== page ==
counseling and information about the prognoses to Epilepsy is not a specific disease, but rather a
From the Department of Pediatrics, King Abdul-Aziz University Hospital, and the Department of Neurosciences, King Faisal Specialist Hospital and
Research Centre, Jeddah, Kingdom of Saudi Arabia.
Address correspondence and reprint request to: Dr. Mohammed M. S. Jan, Associate Professor and Consultant of Pediatric Neurology, Department of
Pediatrics (Neurology), King Abdul-Aziz University Hospital, PO Box 80215, Jeddah 21589, Kingdom of Saudi Arabia. Tel. +966 (2) 6401000 Ext.
20208. Fax. +966 (2) 6403975. E-mail: email@example.com
Pediatric epilepsy ... Jan
manifestation of a variety of congenital or acquired benign epilepsy syndrome characterized by focal
brain insults.3 (atypical) or generalized (typical) seizures.5
Classification. Seizures can be clinical or Epidemiology. The overall prevalence of epilepsy
subclinical (electrographic) with EEG but no ranges between 4-8/1,000 population.6 Children
clinical manifestations. The International League <10-years have a lifetime prevalence of 6/1,000. Up
against Epilepsy (ILAE) classification system is to 5% of children will have a febrile seizure in the
summarized in Table 1.4 A partial (focal) seizure can first 5 years of life.5 Most seizures start at the
be simple with normal consciousness or complex extremes of age.7 The incidence is highest in the
when consciousness is impaired (not necessarily first year of life and lowest in early and middle
completely lost). Patients may become confused adulthood. It begins increasing in the 50s, with a
disoriented or have no memory of a complex partial dramatic increase after age 60 when the incidence
seizure, however, they always remember a simple exceeds that of infancy. Males are at higher risk;
attack (aura). Therefore, an aura is a simple partial however, no significant racial differences exist.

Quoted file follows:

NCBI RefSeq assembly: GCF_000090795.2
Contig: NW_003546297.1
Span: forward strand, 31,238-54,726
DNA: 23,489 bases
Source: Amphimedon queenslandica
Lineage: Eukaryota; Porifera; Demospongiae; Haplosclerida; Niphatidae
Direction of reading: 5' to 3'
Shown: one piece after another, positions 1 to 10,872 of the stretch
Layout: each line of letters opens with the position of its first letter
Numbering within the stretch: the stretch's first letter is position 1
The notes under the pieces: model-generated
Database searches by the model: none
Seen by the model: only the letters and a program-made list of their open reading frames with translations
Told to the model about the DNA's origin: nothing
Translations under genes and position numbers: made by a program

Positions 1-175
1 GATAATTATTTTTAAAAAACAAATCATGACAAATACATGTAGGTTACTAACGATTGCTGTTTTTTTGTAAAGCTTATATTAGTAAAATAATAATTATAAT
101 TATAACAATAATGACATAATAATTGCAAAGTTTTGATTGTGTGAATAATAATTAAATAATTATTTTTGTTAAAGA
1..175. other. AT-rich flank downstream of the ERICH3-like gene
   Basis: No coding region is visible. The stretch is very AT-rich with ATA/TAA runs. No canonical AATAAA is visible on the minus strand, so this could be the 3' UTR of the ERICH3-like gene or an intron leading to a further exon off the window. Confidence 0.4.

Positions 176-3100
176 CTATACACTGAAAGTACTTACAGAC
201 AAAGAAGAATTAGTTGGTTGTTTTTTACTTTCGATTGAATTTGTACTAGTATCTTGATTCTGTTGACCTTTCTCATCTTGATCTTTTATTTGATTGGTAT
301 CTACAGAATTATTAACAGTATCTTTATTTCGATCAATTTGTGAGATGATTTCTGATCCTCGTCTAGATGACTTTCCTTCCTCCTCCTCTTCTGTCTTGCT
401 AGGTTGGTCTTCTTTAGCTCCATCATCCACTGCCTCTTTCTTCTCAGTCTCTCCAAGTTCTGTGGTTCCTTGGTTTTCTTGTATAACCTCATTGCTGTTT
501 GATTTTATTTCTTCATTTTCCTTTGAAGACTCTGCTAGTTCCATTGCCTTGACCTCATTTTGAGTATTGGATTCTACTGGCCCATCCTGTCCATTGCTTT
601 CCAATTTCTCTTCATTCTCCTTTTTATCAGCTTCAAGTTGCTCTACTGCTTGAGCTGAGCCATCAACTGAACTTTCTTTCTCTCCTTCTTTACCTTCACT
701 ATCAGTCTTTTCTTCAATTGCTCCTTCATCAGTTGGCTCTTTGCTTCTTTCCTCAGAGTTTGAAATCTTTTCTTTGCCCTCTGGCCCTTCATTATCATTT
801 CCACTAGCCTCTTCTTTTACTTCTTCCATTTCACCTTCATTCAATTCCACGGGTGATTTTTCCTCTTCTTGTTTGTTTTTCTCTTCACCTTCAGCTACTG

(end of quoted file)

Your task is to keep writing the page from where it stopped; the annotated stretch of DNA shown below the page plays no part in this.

seizure with clinical manifestations that depends on Partial seizures are the most common type
the involved region of the brain. Partial seizures can accounting for more than 50% of all seizures,
be motor (frontal), sensory (parietal), visual complex partial seizures being the most common.6
(occipital), autonomic or psychic (temporal). An Up to 12% of epilepsy patients present in status
initial simple partial seizure may spread to epilepticus. Of the children with epilepsy, 35% had
neighboring or remote brain regions resulting in an associated developmental disorder such as
impaired consciousness (simple to complex) or in a mental retardation, cerebral palsy, visual
generalized tonic-clonic seizure. This later type is impairment, or hearing impairment.6
called a secondarily generalized seizure, to Etiology. A seizure may be an isolated event with
differentiate it from seizures that are generalized no obvious cause or triggered by acute metabolic
from the onset (primary generalized). Myoclonic, disturbances or fever. Epilepsy may be idiopathic
atonic, and absence seizures are all primary (usually genetic), cryptogenic (undiagnosed cause
generalized seizures. Note that the majority of with associated neurological or developmental
generalized tonic clonic seizures in children are deficits), or symptomatic (known cause). This